I would appreciate any idea's or pointers to put on such a list. If all are interested add a few points, or helpful hints for hidden locations or just "how could your forget to look here's"

Thanks
Scott
 
A

Anonymous

Guest
#5
I know this is a pretty simplistic answer but there are plently of online articles on the internet and books written on the subject, probably too many to read!
 
A

Anonymous

Guest
#6
Are you referring to something on the lines of the ACPO Best Practice Guide for Computer Based Evidence (UK/Ireland) or perhaps the CTOSE (under analysis for the EU)..also, the Forensic Examination of Digital Evidence: Guide for Law Enforcement (US). Has anyone here applied the ACPO?..if so then what did they think of it, in particular the Evidence Recovery section?
 

Kamikazi

New Member
Aug 28, 2005
54
0
#7
:?:
Is everyone hashing files on drives now, before analysis, to eliminate known system files to get them out of the way, or to actually use hashing to locate known CP images, etc, to make the forensic analysis faster and more automated? If yes, then what tools are you using? EnCase, FTK, Paraben Sorter? Which has been most successful and easy to use? I was looking at the Paraben Sorter module and it looks good from the write up, but I have not used it yet!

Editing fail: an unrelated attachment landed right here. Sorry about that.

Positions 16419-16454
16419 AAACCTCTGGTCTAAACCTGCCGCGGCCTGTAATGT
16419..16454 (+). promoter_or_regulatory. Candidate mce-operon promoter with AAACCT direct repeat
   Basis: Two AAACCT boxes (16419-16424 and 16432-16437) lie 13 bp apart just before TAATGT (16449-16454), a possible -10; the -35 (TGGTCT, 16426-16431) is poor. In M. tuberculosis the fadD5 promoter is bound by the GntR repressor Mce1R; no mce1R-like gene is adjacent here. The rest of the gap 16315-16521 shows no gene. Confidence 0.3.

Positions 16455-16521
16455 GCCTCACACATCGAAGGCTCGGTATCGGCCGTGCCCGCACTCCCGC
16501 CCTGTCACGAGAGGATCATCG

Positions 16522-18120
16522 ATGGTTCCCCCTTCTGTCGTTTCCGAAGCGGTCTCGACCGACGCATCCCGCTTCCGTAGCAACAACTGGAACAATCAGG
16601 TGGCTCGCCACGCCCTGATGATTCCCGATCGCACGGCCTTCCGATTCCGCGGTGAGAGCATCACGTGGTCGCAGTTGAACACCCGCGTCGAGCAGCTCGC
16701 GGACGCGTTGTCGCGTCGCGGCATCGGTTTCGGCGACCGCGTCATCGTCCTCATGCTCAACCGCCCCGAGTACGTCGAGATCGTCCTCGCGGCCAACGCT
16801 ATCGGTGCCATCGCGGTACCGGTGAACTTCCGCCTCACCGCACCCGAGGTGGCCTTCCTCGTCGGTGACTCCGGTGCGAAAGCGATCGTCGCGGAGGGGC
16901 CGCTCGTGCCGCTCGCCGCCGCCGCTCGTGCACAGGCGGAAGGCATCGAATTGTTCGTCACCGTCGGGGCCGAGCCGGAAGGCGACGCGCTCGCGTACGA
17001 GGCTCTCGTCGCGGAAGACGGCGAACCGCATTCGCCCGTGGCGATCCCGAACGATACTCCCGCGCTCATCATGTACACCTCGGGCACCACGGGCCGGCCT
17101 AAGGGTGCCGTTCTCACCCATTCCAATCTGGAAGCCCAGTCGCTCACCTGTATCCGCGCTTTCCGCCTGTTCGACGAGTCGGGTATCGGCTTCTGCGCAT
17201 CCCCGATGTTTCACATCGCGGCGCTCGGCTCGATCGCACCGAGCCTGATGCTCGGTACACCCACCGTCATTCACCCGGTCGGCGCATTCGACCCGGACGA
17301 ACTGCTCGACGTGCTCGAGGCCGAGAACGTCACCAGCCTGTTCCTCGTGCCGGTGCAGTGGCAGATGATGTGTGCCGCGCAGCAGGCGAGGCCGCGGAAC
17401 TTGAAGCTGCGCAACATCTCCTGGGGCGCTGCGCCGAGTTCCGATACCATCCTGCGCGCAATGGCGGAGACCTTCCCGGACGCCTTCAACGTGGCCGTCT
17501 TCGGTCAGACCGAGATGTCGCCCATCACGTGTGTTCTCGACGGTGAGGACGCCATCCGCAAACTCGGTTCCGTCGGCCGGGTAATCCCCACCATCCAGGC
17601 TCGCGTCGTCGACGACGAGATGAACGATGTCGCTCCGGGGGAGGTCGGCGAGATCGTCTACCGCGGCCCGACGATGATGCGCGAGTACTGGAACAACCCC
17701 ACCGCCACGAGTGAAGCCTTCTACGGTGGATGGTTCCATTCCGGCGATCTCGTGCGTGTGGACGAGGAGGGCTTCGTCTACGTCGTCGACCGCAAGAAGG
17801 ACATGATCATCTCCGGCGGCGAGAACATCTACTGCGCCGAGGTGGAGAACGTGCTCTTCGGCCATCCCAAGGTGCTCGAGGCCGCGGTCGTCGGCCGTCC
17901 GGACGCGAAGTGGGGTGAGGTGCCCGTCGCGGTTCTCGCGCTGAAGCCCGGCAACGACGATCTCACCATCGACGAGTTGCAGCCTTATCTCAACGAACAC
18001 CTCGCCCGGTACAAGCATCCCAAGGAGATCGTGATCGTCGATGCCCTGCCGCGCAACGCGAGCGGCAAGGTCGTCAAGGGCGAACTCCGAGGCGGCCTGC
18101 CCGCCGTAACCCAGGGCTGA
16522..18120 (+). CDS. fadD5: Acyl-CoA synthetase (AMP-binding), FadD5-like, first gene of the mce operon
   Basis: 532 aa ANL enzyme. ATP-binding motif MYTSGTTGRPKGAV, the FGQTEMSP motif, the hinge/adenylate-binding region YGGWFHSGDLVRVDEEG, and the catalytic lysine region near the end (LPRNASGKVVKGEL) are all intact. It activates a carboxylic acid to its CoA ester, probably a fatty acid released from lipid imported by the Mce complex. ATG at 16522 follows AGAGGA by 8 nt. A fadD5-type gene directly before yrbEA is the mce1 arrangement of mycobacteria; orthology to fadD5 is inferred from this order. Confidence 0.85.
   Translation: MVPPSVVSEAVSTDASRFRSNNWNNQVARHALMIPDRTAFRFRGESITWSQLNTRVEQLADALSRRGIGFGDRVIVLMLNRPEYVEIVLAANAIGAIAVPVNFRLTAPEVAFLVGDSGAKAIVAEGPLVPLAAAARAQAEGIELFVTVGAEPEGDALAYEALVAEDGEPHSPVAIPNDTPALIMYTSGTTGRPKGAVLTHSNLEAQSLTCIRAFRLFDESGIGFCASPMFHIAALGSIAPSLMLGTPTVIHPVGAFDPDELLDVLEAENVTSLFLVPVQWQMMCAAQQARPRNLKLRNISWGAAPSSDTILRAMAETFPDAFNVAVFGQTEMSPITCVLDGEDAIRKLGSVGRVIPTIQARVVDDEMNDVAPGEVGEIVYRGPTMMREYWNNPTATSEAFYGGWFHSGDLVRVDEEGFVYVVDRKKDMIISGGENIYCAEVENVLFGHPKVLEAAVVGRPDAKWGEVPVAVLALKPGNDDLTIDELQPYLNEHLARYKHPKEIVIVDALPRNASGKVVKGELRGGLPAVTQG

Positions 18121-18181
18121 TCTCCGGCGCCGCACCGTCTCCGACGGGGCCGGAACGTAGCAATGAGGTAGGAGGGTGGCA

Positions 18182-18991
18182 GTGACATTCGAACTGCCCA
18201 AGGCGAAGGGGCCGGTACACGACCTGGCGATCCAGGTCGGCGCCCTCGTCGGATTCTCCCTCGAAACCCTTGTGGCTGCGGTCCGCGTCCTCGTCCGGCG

Sep 24, 2005
9
0
#8
Some Rules To Remember

<t>Get to the scene fast<br/>
<br/>
Secure the machine physically<br/>
<br/>
Do not turn off a running machine<br/>
<br/>
Disconnect from the network by pulling out the network cable<br/>
<br/>
Change as little as possible (every key press and mouse click changes something)<br/>
<br/>
Image volatile areas first(ram, running processes, and not to the hard drive)<br/>
<br/>
<br/>
Document the scene with photographs<br/>
<br/>
Do not try to image processor registers or on board caches<br/>
<br/>
Do not shut down a running machine<br/>
<br/>
Using the incident response CD from: efense.com/helix image the drive to the forensic workstation<br/>
<br/>
This CD has a windows autorun, and is also a linux boot CD with many forensic tools.<br/>
<br/>
dcfldd calculates MD5 hash sums as it copies a drive. The program will not continue if there is a discrepency.<br/>
<br/>
Work from the image on the forensic workstation<br/>
<br/>
Do not boot the image until you have finished all your analysis.<br/>
<br/>
It is impossible to explain to a jury why your lack of following procedure doesn't matter in a certain instance. Document as well as you can.<br/>
<br/>
Keep an open mind<br/>
<br/>
Always have a backup plan<br/>
<br/>
Treat everyone with respect<br/>
<br/>
Make no assumptions<br/>
<br/>
Just document<br/>
<br/>
Let someone else decide what it all means.<br/>
<br/>
Note:<br/>
If you use the Autopsy forensic browser on the helix CD it will log absolutely everything you do. You can print out the log. For instance: If you examined MFT 101 on an NTFS partition, there would be a log entry with the time, date, and verification that you viewed that specific MFT entry.<br/>
<br/>
I'm going to post a dd/dcfldd tutorial to better explain imaging hard drives.</t>